The Congressional dragnet over Internet privacy caught another fish. This one is owned by one of DC’s most important institutions — The Washington Post Company (WPO).
In a response to a House query, WaPo unit Cable One admitted it collected data on 14,000 subscribers in Anniston, Ala. for 180 days in order to serve targeted advertising. And no, they didn’t ask for consent, but argued that customers “opted in to our monitoring of their Internet usage … when they agreed to our Acceptable Use Policy.” In other words, when they signed up for service.
Does this sound familiar? It should. Cable One used NebuAd, the Silicon Valley ad targeting firm that has been used by other cable outfits to the exact same thing.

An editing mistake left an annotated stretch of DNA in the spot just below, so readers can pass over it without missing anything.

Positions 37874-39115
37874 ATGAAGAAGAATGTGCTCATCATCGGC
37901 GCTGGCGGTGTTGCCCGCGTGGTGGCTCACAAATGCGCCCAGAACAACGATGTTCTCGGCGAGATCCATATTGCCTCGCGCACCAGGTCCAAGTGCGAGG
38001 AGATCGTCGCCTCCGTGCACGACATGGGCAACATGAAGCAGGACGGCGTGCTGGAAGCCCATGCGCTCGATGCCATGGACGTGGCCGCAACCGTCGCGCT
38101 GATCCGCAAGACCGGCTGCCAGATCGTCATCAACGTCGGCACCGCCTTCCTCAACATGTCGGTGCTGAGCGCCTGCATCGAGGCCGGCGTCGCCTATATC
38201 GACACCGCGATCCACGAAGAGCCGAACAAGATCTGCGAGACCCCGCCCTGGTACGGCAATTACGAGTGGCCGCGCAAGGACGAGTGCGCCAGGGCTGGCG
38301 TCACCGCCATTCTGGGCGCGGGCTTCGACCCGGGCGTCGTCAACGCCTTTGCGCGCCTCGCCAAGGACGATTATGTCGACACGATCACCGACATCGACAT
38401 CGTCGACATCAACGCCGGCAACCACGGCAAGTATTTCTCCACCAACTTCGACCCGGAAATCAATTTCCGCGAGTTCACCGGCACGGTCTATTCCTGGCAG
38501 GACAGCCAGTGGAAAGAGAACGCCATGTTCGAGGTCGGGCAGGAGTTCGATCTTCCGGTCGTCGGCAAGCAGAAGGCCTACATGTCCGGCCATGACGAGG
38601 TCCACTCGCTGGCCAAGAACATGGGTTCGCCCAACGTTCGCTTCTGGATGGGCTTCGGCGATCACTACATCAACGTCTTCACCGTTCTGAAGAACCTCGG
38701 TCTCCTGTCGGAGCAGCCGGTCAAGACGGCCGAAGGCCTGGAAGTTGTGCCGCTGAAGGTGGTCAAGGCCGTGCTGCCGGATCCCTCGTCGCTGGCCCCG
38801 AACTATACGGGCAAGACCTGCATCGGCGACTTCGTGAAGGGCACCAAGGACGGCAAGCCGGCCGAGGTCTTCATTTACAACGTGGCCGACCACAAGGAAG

Are we going to hear about even more cable companies who’ve used the firm? Maybe. Congressmen John Dingell (D-Mich), Joe Barton (R-Tex) and Cliff Stearns (R-Fla.) and Ed Markey (D-Mass.) sent letters to 33 broadband providers last month asking about their ad-targeting techniques. So far, Charter Communications (CHTR) and former Sprint (S) unit Embarq (EQ) have copped to using NebuAd.
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